In an earlier article we covered interpleader proceeding that arise when a third party claims ownership of the goods a High Court Enforcement Officer (HCEO) has seized.
The other situation when interpleader proceedings can arise is when the judgment debtor claims that the goods that have been seized are actually exempt from seizure.
There are two primary types of goods that may not be seized – tools of the trade and items essential for basic domestic needs.
“Tools of the trade” only relates to sole traders, not to partnerships or limited companies, and the tools must be exclusively for the use of the debtor to be exempt. For example, if a farmer allows a labourer to use his tractor, then the tractor is not exempt from seizure.
With goods essential for basic domestic needs, this includes clothing, bedding, furniture and other basic items. It then becomes a judgement call for the HCEO as to which household items are essential or luxury. While enforcing a writ recently, one of The Sheriffs Office HCEOs was told by the defendant that a smoothie maker was exempt from seizure, as it was essential for basic domestic needs!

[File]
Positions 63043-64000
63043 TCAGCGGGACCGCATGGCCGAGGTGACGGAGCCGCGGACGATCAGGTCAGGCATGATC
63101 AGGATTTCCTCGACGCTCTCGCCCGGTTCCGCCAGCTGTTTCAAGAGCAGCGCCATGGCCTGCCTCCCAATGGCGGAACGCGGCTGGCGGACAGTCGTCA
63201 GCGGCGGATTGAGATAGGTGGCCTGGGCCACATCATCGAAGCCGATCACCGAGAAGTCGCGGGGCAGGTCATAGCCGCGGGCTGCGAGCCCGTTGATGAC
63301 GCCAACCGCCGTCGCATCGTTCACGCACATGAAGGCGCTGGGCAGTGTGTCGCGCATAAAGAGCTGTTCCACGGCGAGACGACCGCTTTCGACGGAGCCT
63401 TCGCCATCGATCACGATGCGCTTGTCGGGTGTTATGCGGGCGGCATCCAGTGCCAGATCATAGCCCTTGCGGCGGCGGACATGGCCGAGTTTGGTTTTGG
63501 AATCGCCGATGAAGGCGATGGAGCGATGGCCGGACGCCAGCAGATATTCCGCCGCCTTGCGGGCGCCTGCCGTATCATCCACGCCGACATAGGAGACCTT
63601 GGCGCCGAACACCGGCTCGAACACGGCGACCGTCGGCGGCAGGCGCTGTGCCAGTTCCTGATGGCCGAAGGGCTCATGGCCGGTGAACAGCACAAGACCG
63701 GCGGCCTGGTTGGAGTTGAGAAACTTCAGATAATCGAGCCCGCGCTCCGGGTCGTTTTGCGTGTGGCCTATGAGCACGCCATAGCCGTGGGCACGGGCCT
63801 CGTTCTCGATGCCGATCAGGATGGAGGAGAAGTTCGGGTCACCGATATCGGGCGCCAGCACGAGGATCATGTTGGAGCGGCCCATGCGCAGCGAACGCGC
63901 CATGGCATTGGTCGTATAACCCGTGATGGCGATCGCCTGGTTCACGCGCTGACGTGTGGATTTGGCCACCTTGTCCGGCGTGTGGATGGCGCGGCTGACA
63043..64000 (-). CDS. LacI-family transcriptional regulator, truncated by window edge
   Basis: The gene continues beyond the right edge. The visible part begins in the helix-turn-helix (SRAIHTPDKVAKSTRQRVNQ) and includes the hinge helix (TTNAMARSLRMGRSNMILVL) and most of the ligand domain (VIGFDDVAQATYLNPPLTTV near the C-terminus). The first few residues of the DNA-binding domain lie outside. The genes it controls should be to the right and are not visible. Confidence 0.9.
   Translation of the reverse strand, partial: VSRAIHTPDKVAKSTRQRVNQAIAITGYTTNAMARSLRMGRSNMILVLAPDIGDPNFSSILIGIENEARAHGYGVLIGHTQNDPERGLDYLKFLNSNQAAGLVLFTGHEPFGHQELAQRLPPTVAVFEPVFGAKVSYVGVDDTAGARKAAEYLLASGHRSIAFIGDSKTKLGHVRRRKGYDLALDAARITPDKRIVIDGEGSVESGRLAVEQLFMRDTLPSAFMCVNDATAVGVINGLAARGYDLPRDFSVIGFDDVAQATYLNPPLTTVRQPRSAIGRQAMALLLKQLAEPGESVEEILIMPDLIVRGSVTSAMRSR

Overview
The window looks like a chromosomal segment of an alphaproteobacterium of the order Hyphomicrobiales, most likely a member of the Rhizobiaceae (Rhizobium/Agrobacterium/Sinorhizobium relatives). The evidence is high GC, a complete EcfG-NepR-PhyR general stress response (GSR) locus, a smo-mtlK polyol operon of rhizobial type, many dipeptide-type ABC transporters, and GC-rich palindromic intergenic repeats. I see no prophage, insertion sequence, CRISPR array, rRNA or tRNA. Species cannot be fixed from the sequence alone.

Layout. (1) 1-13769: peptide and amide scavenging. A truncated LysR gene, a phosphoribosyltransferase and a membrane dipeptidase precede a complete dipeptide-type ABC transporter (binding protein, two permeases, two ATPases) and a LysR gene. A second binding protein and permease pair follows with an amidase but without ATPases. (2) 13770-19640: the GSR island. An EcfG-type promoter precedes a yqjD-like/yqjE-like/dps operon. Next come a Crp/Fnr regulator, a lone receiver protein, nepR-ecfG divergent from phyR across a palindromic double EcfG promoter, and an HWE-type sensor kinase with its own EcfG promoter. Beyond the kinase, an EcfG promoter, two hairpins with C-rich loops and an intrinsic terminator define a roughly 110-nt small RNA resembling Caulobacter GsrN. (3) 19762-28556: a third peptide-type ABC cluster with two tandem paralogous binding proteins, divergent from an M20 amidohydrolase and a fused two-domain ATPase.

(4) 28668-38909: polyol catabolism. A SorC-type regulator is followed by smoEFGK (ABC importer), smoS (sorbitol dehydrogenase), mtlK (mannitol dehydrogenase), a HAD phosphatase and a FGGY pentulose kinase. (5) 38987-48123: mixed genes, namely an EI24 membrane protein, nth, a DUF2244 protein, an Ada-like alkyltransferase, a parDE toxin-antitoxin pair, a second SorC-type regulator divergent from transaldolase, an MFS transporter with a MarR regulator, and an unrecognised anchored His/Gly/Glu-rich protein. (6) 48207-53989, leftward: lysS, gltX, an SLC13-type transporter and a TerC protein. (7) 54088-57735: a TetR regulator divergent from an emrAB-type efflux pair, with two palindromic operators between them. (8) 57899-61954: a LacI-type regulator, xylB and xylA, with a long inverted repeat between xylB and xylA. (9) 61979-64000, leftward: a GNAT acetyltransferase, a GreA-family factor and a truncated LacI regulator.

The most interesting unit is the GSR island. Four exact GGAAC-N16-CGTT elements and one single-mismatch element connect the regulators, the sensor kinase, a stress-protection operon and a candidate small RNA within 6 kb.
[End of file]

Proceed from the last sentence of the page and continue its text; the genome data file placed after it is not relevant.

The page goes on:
Items clearly belonging to children may not be seized.
There are also certain premises where an HCEO may not enter to seize goods, in particular royal palaces and premises that have diplomatic status, such as embassies and ambassadors’ official residences.
However, should an HCEO seize goods and the judgment debtor believe they were exempt from seizure, then the debtor needs to make a formal claim to the HCEO in writing. This must comply with RSC Order 17. The HCEO will, in turn, write to the creditor advising them of the claim who should respond within 7 days of receipt either admitting or disputing the claim.
If the creditor disputes the claim, the HCEO will make an interpleader application to the High Court for a hearing. This will be heard by a Master in the Royal Courts of Justice in London. The Master will look at any evidence and decide whether the goods are exempt from seizure.
If the creditor admits the claim, the HCEO will release the goods from seizure and the creditor will be liable for the enforcement officer’s fees to that point.
During the process of interpleader, the enforcement officer can continue action against the debtor and can seize other goods if necessary.